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Sunday, July 12, 2020

The Cougar Editorial Board stands with HERO


There has been a lot of misinformation thrown around about the Houston Equal Rights Ordinance on the ballot this election.

All across Houston, there are signs reading “no men in women’s bathrooms” in a effort to distort and confuse the general public on what the bill actually does.

To summarize, the bill prohibits discrimination in city employment and city services, city contracts, public accommodations, private employment, and housing based on an individual’s “sex, race, color, ethnicity, national origin, age, family status, marital status, military status, religion, disability, sexual orientation, genetic information, gender identity, or pregnancy.”

The bill isn’t specifically about transgender individuals, it expands protection against all forms of discrimination to many groups, including religion and even those in the military.

The controversy stems from a false belief that this legislation will open the door for “…troubled men who claim to be women to enter women’s bathrooms,” as former Astros star Lance Berkman so eloquently puts it.

This is not what this ordinance will do.

The fact of the matter is, it is already illegal to sexually assault anyone, regardless of if the instance happens in a bathroom. There has been virtually no evidence in any other city with similar ordinances that these laws open the door for men to enter bathrooms to violate women.

Denying equal rights is a form of discrimination. This ordinance is meant to have Houston join the over 225 cities and counties, which includes every other Texas city, that have passed laws that extends protection against discrimination to those in the LGBTQ community. Current laws only protect against racial, gender, and other minority group discrimination.

Take the case of Michael Hughes, a fully-bearded, transgender man, who tweeted a picture of himself in a women’s restroom with the hashtag #wejustneedtopee.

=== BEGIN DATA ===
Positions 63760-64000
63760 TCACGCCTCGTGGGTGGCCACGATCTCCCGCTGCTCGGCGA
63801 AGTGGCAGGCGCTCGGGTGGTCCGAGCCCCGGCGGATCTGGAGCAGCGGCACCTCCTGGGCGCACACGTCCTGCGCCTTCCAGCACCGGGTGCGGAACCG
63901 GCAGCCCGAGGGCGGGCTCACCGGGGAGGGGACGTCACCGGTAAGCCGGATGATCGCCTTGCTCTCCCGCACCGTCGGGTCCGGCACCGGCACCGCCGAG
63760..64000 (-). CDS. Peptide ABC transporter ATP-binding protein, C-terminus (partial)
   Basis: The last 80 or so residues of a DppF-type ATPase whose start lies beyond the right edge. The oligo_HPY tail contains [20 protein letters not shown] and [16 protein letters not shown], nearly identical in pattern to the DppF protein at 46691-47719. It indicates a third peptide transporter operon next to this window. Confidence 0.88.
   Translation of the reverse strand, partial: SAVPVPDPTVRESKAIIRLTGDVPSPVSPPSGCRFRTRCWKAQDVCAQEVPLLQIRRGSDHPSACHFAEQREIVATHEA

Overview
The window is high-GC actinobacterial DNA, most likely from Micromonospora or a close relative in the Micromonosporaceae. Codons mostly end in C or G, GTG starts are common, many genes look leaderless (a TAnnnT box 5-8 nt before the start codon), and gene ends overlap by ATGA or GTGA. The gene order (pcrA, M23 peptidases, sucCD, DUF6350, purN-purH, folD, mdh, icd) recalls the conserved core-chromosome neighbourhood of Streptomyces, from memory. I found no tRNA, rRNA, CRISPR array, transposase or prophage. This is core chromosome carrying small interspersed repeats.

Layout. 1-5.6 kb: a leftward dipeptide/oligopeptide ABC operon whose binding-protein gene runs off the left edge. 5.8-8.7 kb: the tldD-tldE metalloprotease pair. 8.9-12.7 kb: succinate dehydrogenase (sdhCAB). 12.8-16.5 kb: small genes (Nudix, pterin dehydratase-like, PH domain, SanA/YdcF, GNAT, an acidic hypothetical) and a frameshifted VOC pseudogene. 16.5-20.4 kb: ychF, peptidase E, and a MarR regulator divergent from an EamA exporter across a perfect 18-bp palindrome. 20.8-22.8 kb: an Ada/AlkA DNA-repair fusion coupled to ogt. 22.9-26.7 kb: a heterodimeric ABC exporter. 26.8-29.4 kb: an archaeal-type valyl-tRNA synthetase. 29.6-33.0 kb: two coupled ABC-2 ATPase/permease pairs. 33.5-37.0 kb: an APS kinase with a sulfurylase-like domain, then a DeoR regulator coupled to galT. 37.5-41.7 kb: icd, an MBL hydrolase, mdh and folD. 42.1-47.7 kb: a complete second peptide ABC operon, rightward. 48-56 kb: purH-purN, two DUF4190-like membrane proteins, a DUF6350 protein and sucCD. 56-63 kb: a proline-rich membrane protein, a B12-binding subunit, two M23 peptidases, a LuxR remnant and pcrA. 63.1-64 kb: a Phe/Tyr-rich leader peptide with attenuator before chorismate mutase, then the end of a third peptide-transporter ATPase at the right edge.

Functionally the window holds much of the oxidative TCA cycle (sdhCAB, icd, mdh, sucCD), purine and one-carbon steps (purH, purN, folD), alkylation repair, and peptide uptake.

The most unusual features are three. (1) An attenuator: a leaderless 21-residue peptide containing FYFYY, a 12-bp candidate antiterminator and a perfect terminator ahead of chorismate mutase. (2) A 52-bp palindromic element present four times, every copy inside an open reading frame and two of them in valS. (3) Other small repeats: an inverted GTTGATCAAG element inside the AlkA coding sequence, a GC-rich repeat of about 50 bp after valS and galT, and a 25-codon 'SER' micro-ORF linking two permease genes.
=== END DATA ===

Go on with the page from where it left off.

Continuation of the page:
If a woman sees someone with a beard in their restroom, they won’t immediately assume they’re transgender. In this case, both Michael and the women in the restroom felt uncomfortable, and this is something HERO means to prevent.

Houston is currently on track to become the third largest city in the U.S. We need this law to show that this is an all-inclusive city that is fully accepting of everyone, regardless of race, gender, sexual orientation or sexual identity.

Not passing this bill could potentially harm Houston businesses and hurt our chance of hosting major sporting events like the Super Bowl, too.

Even Houston Texans owner Bob McNair recanted his opposition to HERO, saying he does not believe in “personal or professional discrimination of any kind.”

Business groups like the Greater Houston Partnership say this ordinance is important because we need a fully inclusive and diverse workforce for the “…continued success of the region’s economy.”

Look, no one is asking you to completely understand transsexual lifestyle. Many believe that God made you who you are and you shouldn’t go against that. That’s understandable.

But you cannot force your understanding or belief of what a human being is or should be on everyone else.

Houston is one of the most diverse cities in the country. We need to live up to our reputation of being all-inclusive.

—The Cougar Editorial Board

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